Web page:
Written by: Audrey Gale Hall
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Researchers estimate that up to 1 million American’s work as unpaid interns each year. Without wages to shoulder the cost of living, an unpaid internship deepens the existing social divide. The road to making unpaid internships a thing of the past isn’t a smooth one. In some cases, particularly nonprofit organizations, simply don’t have the financial means to pay their interns.
Over the past couple of years, the Nonprofit Leadership Alliance helped to make these unpaid internships more accessible by offering the Career Development Award. This Award program was designed to eliminate the barrier of an unpaid internship at a nonprofit organization (in-person or virtual) and increase the diversity of the nonprofit workforce by providing $2,000 internship stipends for students completing their Certified Nonprofit Professional (CNP) credential.
One recipient, Audrey Hall, a recent graduate of the University of Houston, completed their internship at Showing Up for Racial Justice (SURJ), as a Faith Organizing Intern. Here are Audrey’s three main takeaways from this internship:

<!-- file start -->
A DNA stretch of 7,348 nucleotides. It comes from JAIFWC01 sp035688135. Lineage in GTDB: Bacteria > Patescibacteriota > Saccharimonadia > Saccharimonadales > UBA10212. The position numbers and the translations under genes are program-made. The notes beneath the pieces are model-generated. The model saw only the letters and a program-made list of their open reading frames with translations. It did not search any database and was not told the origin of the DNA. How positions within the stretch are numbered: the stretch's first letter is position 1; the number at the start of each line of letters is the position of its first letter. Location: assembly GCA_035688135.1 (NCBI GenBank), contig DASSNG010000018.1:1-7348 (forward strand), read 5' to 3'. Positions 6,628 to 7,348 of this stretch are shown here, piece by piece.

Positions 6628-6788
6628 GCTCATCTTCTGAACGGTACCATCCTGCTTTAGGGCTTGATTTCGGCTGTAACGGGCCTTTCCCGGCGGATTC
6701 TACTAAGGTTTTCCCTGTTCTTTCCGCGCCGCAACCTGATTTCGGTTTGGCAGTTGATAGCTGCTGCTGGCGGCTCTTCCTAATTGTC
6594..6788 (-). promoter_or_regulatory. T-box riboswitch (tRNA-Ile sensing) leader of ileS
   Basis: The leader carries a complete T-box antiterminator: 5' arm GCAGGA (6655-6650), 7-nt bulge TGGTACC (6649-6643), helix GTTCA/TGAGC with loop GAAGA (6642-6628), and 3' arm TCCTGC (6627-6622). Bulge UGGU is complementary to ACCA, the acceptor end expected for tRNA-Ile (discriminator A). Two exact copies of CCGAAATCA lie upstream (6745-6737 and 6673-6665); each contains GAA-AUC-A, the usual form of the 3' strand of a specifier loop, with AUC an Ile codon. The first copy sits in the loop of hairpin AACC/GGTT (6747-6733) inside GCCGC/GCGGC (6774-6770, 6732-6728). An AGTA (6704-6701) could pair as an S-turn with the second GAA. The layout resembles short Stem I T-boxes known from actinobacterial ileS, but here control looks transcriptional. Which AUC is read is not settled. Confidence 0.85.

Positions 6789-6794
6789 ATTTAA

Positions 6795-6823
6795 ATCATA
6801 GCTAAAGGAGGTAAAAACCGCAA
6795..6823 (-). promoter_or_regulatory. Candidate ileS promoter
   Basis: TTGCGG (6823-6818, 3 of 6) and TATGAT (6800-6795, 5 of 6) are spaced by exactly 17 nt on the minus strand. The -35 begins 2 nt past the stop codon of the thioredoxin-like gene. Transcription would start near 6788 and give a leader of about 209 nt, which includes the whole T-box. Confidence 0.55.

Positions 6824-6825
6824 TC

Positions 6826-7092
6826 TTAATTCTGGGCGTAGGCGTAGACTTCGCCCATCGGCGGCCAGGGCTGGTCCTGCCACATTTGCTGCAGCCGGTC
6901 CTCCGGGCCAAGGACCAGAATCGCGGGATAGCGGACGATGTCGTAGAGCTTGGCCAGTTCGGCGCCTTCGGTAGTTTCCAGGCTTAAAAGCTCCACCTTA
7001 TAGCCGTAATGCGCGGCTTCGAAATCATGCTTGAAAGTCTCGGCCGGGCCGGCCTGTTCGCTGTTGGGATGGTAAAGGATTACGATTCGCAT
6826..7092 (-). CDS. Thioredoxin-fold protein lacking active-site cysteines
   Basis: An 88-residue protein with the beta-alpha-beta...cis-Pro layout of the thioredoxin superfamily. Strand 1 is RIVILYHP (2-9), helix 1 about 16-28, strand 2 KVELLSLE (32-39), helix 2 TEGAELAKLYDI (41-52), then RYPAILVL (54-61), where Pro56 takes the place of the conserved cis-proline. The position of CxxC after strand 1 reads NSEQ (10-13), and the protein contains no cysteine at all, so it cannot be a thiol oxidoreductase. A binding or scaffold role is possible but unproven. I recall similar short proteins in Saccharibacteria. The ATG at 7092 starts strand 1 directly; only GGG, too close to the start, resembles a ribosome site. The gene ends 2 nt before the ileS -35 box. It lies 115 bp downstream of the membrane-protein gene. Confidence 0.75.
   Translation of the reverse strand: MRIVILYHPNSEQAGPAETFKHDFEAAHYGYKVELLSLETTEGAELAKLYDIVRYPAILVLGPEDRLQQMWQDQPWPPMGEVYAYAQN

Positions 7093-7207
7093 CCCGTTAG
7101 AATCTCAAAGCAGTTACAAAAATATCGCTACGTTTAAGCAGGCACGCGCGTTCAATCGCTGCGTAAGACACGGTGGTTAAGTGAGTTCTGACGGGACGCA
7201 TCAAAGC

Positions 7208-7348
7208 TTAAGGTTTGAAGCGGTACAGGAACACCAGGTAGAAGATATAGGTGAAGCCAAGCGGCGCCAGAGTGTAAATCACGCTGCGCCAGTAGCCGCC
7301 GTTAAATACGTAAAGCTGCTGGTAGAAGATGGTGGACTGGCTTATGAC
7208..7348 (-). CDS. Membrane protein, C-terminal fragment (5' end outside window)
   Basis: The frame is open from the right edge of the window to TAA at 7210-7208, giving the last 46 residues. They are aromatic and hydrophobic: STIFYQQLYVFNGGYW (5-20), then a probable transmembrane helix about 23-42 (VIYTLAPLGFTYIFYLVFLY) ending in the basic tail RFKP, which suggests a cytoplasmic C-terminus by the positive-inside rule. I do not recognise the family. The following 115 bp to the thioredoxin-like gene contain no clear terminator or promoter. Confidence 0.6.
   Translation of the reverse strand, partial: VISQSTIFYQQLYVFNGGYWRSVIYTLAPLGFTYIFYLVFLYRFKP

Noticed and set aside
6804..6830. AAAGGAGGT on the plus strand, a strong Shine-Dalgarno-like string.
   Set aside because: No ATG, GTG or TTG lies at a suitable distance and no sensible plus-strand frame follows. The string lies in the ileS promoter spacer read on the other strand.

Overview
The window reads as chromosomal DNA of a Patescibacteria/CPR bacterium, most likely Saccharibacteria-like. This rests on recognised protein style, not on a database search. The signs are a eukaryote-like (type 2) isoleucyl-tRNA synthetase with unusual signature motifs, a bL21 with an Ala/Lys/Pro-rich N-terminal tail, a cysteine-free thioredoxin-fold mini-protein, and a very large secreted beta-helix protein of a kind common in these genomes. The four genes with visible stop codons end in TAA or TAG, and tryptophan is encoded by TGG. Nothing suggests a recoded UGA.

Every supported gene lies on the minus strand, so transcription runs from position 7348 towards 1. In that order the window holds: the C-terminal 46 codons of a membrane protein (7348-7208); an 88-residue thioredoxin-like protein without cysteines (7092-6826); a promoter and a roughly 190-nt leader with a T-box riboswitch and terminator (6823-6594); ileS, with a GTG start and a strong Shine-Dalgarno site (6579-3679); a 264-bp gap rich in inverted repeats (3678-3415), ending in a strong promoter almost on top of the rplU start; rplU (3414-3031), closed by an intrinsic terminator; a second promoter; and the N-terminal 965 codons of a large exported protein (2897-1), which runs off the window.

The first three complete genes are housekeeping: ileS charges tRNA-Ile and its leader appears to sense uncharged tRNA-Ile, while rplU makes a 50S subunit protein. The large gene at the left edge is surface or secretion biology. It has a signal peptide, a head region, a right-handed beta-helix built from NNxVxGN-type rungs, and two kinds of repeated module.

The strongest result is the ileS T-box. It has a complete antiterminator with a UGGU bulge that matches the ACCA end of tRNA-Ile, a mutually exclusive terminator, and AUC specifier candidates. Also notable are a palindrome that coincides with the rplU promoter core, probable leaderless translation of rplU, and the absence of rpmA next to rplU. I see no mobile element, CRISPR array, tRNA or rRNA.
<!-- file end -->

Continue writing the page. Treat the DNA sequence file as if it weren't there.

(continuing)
- A nonprofit organization’s culture can build in structural antidotes to burnout. Examples include prioritizing what workers say they want from their benefits packages, encouraging and building collective support for extended time away, and radically slowing down so that everyone can get their access needs met. Finding these solutions requires education about disability justice and active, deep listening to employees and volunteers about their needs to be successful in the workplace.
- A constellation of local leaders in faith communities across Turtle Island feel alone in their anti-racism work. These people are spiritually and energetically invested in liberation and tend to be highly interested in opportunities to connect with peers in other locations. To address this need for organic connection, SURJ-Faith is beginning to hold online spaces.
- Work towards racial justice and abolition attract surveillance and violence from police and others. This is true even in nonprofit settings and even in predominantly white contexts. SURJ has been responding to these risks with a robust, grounded program of safety planning for our digital environments and physical locations, like home offices and direct action sites. This will continue to be a major learning curve for grassroots movements and the nonprofit organizations that support them.
“The opinions expressed in this blog are those of the authors. They do not purport to reflect the opinions of the Nonprofit Leadership Alliance.”